• Some cancers have a long latency period, which means that it takes years or decades from the time they develop to a diagnosis, so the incidence of cancer in a particular area is not significantly higher. and is acceptable under current environmental conditions. This factor is further complicated when the population is mobile due to natural disasters, the search for employment opportunities, or the need for specialized medical care that is not locally available. The incubation period for some cancers he can be as long as 40 years.
  • Small population sizes often lack statistical power.

“Cancer is more than the COVID-19 pandemic,” said Xiao-Cheng Wu, M.D., MPH, CTR, professor and director of the Louisiana Tumor Registry at LSU Health New Orleans School of Public Health. “According to JAMA, cancer deaths in the United States in 2020 and 2021 were 73% and 32% higher than those from COVID-19, respectively. Despite numerous barriers and obstacles, the LTR staff remains committed to its mission of providing complete, high-quality, and timely data.Without their dedicated efforts, the data collection We would not have been able to publish this monograph on time.

LSU Health New Orleans School of Public Health’s Louisiana Tumor Registry is one of only 21 cancer registries in the nation that make up the National Cancer Institute’s Surveillance, Epidemiology, and End Results (SEER) program. It is considered one of the leading cancer registries in the United States and has received the top award for the quality and completeness of its data from the National Cancer Institute for the past 13 consecutive years.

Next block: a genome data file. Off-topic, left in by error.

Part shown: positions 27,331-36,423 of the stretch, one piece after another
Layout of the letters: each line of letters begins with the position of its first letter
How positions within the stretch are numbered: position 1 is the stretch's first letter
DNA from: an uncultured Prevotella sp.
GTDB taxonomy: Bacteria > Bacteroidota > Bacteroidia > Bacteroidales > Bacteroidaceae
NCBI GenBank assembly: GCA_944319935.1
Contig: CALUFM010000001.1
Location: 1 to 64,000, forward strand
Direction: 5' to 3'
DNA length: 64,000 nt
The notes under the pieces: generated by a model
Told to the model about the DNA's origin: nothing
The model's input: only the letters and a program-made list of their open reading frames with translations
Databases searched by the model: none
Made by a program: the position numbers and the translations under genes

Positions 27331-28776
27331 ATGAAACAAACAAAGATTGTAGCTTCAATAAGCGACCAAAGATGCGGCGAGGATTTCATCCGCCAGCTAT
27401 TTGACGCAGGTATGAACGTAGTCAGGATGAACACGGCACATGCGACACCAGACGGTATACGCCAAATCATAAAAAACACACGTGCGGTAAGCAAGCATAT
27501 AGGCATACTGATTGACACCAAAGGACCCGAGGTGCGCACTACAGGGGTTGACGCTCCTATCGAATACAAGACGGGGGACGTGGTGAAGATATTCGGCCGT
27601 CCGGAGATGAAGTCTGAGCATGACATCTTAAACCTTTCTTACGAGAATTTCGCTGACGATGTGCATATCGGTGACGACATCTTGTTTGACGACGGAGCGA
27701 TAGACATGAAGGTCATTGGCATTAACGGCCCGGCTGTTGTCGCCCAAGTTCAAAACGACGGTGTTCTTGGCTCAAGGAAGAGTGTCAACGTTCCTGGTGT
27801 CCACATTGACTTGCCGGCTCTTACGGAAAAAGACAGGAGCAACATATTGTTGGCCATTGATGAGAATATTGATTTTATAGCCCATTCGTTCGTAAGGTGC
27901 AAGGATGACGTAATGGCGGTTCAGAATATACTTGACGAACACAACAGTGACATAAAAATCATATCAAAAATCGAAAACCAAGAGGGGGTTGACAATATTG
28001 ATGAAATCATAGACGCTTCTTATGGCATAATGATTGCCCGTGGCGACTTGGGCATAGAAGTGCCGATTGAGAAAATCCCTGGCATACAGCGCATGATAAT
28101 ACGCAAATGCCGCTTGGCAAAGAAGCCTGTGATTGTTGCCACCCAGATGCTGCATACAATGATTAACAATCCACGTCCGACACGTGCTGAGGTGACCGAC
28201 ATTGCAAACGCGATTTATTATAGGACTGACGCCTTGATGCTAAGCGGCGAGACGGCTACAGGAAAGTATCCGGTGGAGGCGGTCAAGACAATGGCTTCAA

LSU Health Science Center New Orleans Educate health care professionals in Louisiana. LSU Health New Orleans, the state’s premier health sciences university, includes a medical school with campuses in Baton Rouge and Lafayette, the state’s only dental school, Louisiana’s only public public health school, and allied health professions, nursing There are undergraduate and graduate schools. the study. LSU Health New Orleans faculty care for patients in public and private hospitals and clinics throughout the region. A pioneer in bioscience research in many areas of the global arena, his LSU Health New Orleans research operations create jobs and enormous economic impact. LSU Health New Orleans faculty and staff continue to make life-saving discoveries and work to prevent, advance treatments, or cure disease. For more information, please visit the following URL:,